To end this series, I would like to share with you a story by Mez McConnall, Pastor and author of Is Anybody Out There (you can read my short review here).  In this particular story, his church, Niddrie Community, is ministering to a group of broken individuals in order to share the gospel. It is beautiful. It is messy. And there is no better picture of the church Jesus died for.

Thank you for following along in this series with me.

Welcome To Our Church Weekend Away: Don’t Forget Your Beer

by Mez-

We have our annual church weekend away coming up this weekend at Niddrie Community Church. Last year we had an amazing time when at least half a dozen people made commitments to Christ. Of those, 5 of them are still going on a year later. That in itself is remarkable given the high fallout rate we experience in schemes with those professing faith.

We have such a mix of people that one of the biggest headaches (behind the scenes) is ensuring that everybody brings the right medication along with them to get through the weekend. We have to ensure that their doctors know they are coming and their care workers and/or social services are aware of where they are going to be. There is Methadone (a prescribed Heroin substitute) to sort out, Valium prescriptions, antipsychotics and a whole host of other things we need to be on top of to make sure things run smoothly.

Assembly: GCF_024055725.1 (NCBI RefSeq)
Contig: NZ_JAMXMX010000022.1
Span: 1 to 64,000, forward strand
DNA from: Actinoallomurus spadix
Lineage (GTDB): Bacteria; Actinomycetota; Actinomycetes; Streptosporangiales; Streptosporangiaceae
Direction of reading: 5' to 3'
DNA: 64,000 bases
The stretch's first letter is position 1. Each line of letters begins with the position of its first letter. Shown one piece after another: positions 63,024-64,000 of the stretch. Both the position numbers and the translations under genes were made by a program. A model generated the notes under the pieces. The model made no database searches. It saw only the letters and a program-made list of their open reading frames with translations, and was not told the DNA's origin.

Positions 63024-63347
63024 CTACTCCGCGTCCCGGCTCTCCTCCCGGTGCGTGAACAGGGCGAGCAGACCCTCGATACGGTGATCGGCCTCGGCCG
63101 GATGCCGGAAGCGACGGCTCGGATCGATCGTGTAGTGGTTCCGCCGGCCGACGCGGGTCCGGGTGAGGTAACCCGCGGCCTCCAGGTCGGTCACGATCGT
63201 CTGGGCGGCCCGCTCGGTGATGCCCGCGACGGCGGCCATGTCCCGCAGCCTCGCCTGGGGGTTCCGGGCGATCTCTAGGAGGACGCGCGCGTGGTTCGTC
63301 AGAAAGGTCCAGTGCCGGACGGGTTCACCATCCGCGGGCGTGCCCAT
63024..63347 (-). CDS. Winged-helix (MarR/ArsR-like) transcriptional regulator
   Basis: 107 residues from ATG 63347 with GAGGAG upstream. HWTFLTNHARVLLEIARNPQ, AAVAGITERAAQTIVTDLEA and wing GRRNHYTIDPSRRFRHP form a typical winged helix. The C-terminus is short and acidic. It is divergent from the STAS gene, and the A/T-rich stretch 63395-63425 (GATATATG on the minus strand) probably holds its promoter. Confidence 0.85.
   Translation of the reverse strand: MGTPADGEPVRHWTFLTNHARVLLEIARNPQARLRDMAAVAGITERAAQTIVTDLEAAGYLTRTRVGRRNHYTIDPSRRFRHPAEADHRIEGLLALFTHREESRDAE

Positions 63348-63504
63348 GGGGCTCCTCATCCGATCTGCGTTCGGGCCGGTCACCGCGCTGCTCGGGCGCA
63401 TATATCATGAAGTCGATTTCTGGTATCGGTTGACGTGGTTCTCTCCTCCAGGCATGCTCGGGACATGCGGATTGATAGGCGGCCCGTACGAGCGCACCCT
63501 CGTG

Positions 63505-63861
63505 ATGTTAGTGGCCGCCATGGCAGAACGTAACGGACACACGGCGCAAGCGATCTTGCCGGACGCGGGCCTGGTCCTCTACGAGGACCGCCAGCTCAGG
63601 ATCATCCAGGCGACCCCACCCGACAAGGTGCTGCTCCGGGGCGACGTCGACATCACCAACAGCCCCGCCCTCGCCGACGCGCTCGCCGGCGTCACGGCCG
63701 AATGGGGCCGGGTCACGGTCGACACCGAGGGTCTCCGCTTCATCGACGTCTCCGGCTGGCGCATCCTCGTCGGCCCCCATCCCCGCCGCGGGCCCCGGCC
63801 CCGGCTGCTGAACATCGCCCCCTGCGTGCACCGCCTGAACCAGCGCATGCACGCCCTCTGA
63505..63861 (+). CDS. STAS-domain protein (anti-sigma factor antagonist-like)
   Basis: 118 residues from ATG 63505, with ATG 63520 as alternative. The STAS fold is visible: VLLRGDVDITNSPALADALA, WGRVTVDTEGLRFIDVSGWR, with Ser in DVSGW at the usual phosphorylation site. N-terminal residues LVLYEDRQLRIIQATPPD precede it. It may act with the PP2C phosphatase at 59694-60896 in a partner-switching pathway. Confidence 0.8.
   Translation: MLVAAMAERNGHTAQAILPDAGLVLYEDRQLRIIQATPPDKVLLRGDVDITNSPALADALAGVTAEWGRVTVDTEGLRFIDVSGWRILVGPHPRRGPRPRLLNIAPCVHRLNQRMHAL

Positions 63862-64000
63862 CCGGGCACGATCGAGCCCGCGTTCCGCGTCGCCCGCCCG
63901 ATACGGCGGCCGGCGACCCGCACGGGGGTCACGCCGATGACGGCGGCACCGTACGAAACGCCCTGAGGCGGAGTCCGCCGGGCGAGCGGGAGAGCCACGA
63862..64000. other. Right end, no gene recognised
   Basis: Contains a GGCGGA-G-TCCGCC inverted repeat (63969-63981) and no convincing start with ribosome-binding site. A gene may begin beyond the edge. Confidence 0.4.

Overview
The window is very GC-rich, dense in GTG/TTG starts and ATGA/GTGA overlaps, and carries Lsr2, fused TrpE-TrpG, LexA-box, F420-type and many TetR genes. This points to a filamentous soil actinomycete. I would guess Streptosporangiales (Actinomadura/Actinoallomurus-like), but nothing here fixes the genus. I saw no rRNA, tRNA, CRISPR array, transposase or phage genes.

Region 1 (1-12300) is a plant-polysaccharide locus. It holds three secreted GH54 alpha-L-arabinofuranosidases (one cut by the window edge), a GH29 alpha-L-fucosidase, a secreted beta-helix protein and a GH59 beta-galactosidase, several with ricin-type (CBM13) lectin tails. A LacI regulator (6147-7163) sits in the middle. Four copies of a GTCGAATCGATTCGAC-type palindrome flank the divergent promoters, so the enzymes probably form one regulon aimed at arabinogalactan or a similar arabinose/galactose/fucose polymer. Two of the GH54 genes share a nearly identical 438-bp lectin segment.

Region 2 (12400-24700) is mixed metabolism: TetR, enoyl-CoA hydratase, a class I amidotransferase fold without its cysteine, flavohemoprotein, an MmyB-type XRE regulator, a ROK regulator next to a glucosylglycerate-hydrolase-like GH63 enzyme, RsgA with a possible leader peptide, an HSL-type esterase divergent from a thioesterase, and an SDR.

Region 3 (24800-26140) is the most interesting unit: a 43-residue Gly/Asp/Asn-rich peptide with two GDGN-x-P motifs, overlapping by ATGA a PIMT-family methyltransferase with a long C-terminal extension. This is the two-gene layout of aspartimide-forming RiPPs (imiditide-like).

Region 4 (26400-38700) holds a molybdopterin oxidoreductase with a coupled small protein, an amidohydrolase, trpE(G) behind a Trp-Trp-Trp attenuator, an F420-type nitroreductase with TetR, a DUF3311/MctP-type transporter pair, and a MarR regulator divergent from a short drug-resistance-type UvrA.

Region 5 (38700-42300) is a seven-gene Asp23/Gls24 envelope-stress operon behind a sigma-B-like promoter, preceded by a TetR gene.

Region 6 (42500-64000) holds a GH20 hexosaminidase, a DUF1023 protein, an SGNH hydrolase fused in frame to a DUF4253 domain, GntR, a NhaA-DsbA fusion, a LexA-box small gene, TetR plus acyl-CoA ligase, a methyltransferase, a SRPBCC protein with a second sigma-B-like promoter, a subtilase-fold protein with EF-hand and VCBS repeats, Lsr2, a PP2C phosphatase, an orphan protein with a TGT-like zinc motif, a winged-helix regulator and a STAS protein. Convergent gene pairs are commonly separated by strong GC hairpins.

Now I don’t want to give the impression that everybody is popping pills in the church. On the contrary, we have several coming along who are professionals in medicine, business and computing (to name a few). The beauty of working in Niddrie is that people of such differing backgrounds and worldviews can come together and sit under the teaching of the Bible for a weekend. Friendships are forged and strengthened and, God willing, souls are saved and encouraged.